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Upon further examination

by Brian Clarey

As the city of Greensboro makes a permanent shrine to the four college freshmen who created here an epicenter of the Civil Rights Movement, we once again confront a legacy of racism that persists in our government and our culture.

It is unfortunate, of course, that the opening of the International Civil Rights Museum was sullied by the decidedly racial undertones of the Ole Asheboro Hotel project, which is no longer slated to exist in Ole Asheboro but which has placed some of our business leaders and elected officials in compromising positions.

The “race card” was not so deftly played by Guilford County School Board member Deena Hayes, who leveled the charge at hoteliers Mike Weaver and Dennis Quaintance when they requested to see all existing government paperwork concerning the recovery zone bonds and every Greensboro project to which they pertain, including the hotel, which would present a challenge to their existing concerns, the O. Henry and the Proximity luxury hotels.

It’s an accusation she’s used before, wielded like a club during school board business ranging from expulsion rates to the use of Tasers to construction. It’s a tough one to sustain when she and her partner, John Greene, both stand to profit handsomely from the Urban Hotel Group project — Greene’s company, JCG & Associates is a major player in the UHB and Hayes is a member of the Ole Asheboro Neighborhood Association, which is still inexplicably linked to the deal.

Hayes even threatened a march on Feb. 1 to protest… what? Government transparency? Public scrutiny of a confusing issue? Free enterprise? No matter. The march has been tabled and it seems as if we can celebrate this quinquagenary milestone with due reverence.

But in instances like this, the YES! Weekly editorial staff — which is made up of white guys — takes the opportunity to examine its own stance for traces of racism.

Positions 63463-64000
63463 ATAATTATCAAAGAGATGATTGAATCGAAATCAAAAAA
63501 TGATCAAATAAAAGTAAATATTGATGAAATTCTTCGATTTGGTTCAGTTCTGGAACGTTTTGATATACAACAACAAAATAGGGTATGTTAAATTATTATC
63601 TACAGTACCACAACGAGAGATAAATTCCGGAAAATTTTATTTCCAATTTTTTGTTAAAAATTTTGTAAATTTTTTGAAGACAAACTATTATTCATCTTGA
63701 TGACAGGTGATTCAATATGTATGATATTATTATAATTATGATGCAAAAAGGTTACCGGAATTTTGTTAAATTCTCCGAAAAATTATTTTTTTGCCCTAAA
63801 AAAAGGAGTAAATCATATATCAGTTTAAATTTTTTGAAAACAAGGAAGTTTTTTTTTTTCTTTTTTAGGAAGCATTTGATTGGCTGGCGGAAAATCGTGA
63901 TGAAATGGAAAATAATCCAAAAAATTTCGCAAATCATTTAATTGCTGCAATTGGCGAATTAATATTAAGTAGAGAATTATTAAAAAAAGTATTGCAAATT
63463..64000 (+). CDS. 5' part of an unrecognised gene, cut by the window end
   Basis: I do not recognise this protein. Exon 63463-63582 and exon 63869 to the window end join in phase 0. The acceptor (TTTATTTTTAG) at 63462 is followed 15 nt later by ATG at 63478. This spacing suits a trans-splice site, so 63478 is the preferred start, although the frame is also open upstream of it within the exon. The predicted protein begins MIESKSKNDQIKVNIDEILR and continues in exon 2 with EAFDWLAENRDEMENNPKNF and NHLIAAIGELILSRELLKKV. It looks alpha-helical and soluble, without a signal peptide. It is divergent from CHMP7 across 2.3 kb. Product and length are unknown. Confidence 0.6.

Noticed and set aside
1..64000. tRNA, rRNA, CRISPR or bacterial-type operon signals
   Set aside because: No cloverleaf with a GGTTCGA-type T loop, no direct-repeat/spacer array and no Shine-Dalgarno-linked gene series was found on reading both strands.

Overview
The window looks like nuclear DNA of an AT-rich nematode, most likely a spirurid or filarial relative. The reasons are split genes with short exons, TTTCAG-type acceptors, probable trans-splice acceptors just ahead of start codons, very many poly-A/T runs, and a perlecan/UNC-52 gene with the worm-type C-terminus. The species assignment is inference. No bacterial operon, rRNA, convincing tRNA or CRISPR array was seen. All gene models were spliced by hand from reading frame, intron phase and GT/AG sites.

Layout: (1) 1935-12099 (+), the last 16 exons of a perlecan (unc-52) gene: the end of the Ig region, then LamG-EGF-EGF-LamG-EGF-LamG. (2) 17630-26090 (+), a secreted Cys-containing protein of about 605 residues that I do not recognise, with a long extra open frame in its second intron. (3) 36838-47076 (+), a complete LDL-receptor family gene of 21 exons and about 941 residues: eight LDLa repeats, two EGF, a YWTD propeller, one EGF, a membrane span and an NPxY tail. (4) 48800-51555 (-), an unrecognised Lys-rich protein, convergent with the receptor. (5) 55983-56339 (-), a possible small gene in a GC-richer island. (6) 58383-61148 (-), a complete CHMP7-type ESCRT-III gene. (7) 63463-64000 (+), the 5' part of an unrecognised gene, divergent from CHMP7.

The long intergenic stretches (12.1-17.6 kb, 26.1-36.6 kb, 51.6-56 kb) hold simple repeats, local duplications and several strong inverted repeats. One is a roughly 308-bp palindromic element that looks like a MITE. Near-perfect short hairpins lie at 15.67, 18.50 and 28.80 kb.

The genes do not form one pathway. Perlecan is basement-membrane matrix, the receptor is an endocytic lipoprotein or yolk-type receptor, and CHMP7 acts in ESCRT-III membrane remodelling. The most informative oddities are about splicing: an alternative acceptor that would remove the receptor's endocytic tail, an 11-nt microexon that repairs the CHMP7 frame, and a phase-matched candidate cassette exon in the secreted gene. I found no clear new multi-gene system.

There’s a lot here to like. We acknowledge that the African- American community lags behind in economic enfranchisement in Greensboro, that a financial base of power leads to other kinds of influence, and that a lack of conventional opportunities forces smart black entrepreneurs to use creative business practices.

And what Bridget Chisholm, developer for the UHG, is doing here — funneling federal bonding allocations into the African- American community to create business opportunity — is something we could get behind, under less hinky circumstances.

But what we see here is not a simple matter of addressing a historical injustice. It looks to us like a money-grab, all too common among elected officials and well-connected business owners of every color. It — like racism itself — is the kind of thing this newspaper was created to fight against.

So here we are, tilting against the windmill as plans for the hotel unfold. And at the same time, we sure are proud that the museum has opened in downtown Greensboro. It looks great.

YES! Weekly chooses to exercise its right to express editorial opinion in our publication. In fact we cherish it, considering opinion to be a vital component of any publication. The viewpoints expressed represent a consensus of the YES! Weekly editorial staff, achieved through much deliberation and consideration

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